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Two-Time Lymphoma Survivor

Lisa Verner

  • Diagnosed with follicular non-Hodgkin’s lymphoma in 2002 at age 50
  • Treated with standard R-CHOP chemotherapy at local hospital
  • Diagnosed with large B-cell lymphoma in 2006
  • Treated in a clinical trial with I-131 followed by a bone marrow transplant

In February 2002, Lisa Verner ended “the worst job of [her] life,” an urban-planning/real estate–development consulting job that had gone bad. She immediately went to Hawaii for a vacation and started taking care of herself—walking, eating better, and just living more healthfully. When she returned home, feeling relieved of all her stress, Lisa wondered why she was having night sweats and felt tired all of the time. So she went to her doctor for a physical on May 28, her 50th birthday.

“My doctor poked around at my stomach and said, ‘That shouldn’t be hard,’” Lisa recalls. Lisa went for a computed tomography (CT) scan and eventually a bone marrow biopsy. She learned she had stage IV follicular non-Hodgkin’s lymphoma. The cancer was in her bone marrow. Her oncologist told her she had an 85 percent chance of recovery with chemotherapy.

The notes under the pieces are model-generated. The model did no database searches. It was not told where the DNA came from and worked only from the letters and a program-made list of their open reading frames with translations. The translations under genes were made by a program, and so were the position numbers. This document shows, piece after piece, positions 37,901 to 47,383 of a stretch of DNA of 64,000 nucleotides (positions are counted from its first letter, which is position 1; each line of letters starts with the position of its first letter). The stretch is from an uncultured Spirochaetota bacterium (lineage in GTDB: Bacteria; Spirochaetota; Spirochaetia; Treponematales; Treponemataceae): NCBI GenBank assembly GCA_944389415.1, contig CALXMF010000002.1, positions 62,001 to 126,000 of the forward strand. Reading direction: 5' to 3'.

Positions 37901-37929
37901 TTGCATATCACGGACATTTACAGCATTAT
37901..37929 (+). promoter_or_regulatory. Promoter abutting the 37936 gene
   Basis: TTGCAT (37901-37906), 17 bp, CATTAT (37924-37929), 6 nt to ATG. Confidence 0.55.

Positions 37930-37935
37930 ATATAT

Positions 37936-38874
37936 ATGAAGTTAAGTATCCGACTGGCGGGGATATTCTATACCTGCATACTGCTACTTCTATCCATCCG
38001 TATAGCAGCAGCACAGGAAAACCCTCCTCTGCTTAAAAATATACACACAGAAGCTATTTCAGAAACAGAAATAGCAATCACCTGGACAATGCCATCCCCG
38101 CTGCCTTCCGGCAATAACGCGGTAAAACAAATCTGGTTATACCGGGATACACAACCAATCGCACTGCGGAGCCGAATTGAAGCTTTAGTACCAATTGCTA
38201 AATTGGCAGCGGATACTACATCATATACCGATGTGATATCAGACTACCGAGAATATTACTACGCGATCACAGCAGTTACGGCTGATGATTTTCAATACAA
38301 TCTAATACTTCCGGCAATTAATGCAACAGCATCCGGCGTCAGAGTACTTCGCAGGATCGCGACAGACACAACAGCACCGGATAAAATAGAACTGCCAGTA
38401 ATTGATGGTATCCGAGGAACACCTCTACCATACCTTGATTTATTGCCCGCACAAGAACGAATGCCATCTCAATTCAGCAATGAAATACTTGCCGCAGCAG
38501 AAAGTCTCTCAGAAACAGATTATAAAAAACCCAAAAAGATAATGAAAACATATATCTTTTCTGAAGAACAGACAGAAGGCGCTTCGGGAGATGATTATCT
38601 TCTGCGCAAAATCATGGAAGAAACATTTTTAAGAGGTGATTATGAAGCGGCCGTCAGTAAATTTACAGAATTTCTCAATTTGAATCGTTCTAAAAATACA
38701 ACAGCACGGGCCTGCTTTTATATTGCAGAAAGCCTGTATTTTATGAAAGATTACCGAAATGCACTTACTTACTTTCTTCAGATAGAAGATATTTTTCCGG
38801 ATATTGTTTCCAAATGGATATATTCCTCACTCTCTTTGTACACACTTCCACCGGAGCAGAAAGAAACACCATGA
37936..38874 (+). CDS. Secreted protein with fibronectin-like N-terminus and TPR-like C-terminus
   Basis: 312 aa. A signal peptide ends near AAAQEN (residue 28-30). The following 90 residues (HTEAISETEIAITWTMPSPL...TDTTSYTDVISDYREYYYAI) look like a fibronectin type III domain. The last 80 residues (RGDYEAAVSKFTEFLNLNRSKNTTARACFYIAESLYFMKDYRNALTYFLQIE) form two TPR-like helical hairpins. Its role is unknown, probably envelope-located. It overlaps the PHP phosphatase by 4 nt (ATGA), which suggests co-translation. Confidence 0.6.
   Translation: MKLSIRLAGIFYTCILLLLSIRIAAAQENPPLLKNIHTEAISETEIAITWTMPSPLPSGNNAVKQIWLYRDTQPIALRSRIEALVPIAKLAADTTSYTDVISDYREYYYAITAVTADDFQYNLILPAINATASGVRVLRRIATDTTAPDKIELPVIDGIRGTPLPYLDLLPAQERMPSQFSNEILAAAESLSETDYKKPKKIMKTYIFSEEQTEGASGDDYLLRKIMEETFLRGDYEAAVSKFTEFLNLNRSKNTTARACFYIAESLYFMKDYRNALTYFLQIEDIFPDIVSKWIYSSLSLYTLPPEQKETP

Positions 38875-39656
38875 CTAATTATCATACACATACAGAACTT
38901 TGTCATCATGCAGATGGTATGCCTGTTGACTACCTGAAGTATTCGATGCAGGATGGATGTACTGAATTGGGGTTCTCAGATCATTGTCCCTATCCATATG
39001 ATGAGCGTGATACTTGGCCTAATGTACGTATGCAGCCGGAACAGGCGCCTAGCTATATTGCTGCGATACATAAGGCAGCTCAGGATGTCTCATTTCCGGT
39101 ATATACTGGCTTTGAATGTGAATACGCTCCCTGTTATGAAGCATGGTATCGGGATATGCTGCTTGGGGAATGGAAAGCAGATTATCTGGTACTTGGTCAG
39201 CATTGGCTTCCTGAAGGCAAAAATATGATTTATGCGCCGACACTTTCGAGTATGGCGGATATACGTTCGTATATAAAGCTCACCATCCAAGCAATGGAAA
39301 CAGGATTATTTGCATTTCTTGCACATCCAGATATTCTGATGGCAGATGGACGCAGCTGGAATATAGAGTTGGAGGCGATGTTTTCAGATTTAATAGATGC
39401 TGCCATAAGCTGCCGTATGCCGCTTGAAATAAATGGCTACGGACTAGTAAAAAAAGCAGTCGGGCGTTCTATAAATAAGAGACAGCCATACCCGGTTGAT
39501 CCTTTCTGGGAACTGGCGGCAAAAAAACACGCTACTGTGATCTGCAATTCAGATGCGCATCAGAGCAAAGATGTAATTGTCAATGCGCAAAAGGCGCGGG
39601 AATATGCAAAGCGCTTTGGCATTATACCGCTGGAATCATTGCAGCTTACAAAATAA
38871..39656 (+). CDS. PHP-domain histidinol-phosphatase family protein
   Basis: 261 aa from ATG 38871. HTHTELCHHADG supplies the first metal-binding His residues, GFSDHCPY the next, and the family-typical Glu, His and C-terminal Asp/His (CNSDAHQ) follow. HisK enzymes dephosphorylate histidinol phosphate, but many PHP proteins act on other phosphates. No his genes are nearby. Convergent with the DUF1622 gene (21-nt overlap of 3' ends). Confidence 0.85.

“I cried,” Lisa said, recalling the day she got her diagnosis. “It was a shock. It was scary. My brother was there that day for my birthday. We called my parents together. Then I was just in shock for a while.”

Taking on her cancer as if it were one of her consulting projects, Lisa went through eight cycles of the standard R-CHOP chemotherapy, a combination of rituximab (Rituxan), cyclophosphamide (Clafen, Cytoxan, Neosar), doxorubicin hydrochloride (Adriamycin), vincristine sulfate (Vincasar), and prednisone, at the medical center where her doctor practiced. By December 2002, Lisa’s lymphoma was in remission. “And I went on my merry way for a few years,” Lisa said.

Cancer’s Return